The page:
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Stampeded [NOOK Book]

Overview




To escape a killer, she muct accept the Chisholm brand of protection…

Alexa Cross has spent a lifetime outrunning the "curse" of her bloodline. Now she must confront her past to save her family from an extraordinary force of evil. Haunted or not, the eerie Wellington Manor radiates danger and Alexa has nowhere to run except to her strongest—and most irresistible—ally.

...
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Stampeded

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Overview




To escape a killer, she muct accept the Chisholm brand of protection…

Alexa Cross has spent a lifetime outrunning the "curse" of her bloodline. Now she must confront her past to save her family from an extraordinary force of evil. Haunted or not, the eerie Wellington Manor radiates danger and Alexa has nowhere to run except to her strongest—and most irresistible—ally.

Ending the threat against Alexa is Marshall Chisholm's top priority. He'll stop at nothing to erase her fear…and replace it with white–hot desire. But the closer they get, the more mysterious she becomes. And if they stand a chance of uniting to unlock a killer's secrets, Marshall will have to first unlock Alexa's…


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Product Details

  • ISBN-13: 9781459209596
  • Publisher: Harlequin
  • Publication date: 8/1/2011
  • Series: Whitehorse, Montana: Chisholm Cattle Company , #1294
  • Sold by: HARLEQUIN
  • Format: eBook
  • Edition description: Original
  • Pages: 224
  • Sales rank: 84,246
  • File size: 591 KB

Meet the Author


New York Times and USA Today bestselling author B.J. Daniels lives in Montana with her husband, Parker, and three springer spaniels. When not writing, she quilts, boats and plays tennis. Contact her at www.bjdaniels.com or on Facebook at https://www.facebook.com/pages/BJ-Daniels/127936587217837 or on twitter at bjdanielsauthor.

 

 


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Read an Excerpt


Marshall Chisholm was no carpenter. He was learning that the hard way, he thought. He put down his hammer for the day and turned to gaze out at the Montana landscape through what would one day be his finished bay window.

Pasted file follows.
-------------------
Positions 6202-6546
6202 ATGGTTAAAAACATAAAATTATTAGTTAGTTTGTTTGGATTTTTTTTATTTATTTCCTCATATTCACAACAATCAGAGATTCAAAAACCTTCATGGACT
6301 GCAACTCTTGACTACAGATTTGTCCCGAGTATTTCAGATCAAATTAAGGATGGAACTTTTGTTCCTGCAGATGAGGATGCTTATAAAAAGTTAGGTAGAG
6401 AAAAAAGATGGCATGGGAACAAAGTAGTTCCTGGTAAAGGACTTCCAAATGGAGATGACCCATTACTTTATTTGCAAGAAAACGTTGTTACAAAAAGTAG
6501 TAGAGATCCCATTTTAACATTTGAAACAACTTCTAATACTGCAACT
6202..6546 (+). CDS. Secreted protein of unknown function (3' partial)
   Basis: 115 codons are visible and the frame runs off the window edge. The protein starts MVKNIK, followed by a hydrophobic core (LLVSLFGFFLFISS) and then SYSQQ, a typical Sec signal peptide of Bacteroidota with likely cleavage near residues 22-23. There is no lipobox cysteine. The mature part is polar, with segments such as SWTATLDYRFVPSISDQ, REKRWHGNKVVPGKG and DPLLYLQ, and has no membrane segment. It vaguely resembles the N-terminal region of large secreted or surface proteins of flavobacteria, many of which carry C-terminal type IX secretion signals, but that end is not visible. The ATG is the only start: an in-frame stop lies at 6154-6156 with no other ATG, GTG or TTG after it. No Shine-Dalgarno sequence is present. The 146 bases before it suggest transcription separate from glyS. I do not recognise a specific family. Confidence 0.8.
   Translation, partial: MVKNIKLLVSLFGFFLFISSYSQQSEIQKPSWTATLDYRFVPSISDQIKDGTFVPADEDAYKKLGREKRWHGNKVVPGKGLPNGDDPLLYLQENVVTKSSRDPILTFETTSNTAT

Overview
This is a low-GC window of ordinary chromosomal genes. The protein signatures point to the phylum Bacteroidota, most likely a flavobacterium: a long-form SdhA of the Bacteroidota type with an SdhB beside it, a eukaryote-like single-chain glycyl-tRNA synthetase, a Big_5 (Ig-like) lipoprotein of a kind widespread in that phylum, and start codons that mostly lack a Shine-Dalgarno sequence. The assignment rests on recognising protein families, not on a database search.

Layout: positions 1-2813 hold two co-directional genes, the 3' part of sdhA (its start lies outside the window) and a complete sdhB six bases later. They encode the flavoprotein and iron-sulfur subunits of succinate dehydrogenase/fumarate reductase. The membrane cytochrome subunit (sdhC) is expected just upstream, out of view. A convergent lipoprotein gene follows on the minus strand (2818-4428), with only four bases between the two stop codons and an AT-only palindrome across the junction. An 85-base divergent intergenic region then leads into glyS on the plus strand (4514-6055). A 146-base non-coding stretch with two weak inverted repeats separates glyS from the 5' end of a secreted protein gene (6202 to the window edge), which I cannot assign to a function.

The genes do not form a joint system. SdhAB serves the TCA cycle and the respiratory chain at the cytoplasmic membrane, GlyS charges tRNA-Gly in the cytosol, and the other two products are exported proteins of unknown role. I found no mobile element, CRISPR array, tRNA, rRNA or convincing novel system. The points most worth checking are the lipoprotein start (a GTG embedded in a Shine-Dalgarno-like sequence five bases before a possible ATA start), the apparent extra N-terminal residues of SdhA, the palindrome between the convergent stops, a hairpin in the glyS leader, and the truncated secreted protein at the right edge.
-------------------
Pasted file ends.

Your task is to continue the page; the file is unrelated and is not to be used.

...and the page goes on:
While he spent most of his days on the back of a horse herding cattle, he'd fallen in love with this house the moment he'd seen it. Not that there was anything special about it—or even the view. The house was a two–story farmhouse that had been built in the late 1930s. But it had good bones, as they say, and it had spoken to him the moment he'd walked in. Not that he would ever admit that.

There was something about the place that appealed to him even though it had been vacant for many years. He'd known it would take a lot of work, but he'd been eager to get started on it.

Along with the house, Marshall liked the view of the rolling prairie. It stretched out across this vast part of Montana as if endless. Out here, he felt on top of the world. Through every window he could see to the horizon with nothing to break that view on three sides but sagebrush and Black Angus cattle—his family's cattle.

The Chisholm Cattle Company ran more head of cattle than any other in the state and that took a lot of country. He also liked that as far as he could see, this was Chisholm land, most of it running to the horizon.

On the fourth side, the side this upstairs bedroom window faced, there were rolling grain fields and pasture, with only one structure on the horizon.

Marshall squinted as he noticed something different about the old three–story mansion in the distance. He'd looked at it many times since moving into this house. But this time he saw something odd.

Someone was over there.

That was such a rare occurrence that he picked up the binoculars he kept by the window and, peering through them, brought the huge mansion into focus.

He'd heard there had once been a small settlement around the mansion called Wellington, but all the other buildings had been gone for years. The only structure that remained was the monster of a mansion, or Wellington Manor as the locals called it.

The massive, old place must have dwarfed the other buildings that had been there years before and would have been ostentatious even in these times, let alone a hundred years ago. He'd heard stories for years about the family and the house, though he'd never believed them. People liked to think that old places had ghosts.

The last resident of Wellington Manor had died a year ago, an old spinster niece of the original owner, Jedidiah Wellington. Marshall had heard the place was tied up in an estate.

He frowned as he noticed there was a small red sports car parked under the cottonwood trees that flanked the house. The cottonwoods were fed by a small spring–fed creek that ended in a pond at the end of the row of trees. Marshall liked to swim in the pond since it was halfway between his house and the mansion.

As he scanned the scene, he saw that there was also a dark–colored large SUV parked behind the sports car.

How odd, he thought as he lowered the binoculars. Was it possible someone had bought the place? Or could it be squatters? His father had told him that drug dealers coming out of Canada would often stay in abandoned farmhouses, but he'd never seen anyone around Wellington Manor in the past year since it had been empty. The Canadian border was only about thirty miles away. The closest town to the south, Whitehorse, was another twenty miles. So the dirt road up to this part of the county didn't get a lot of traffic—let alone tourists. He supposed it could be drug runners.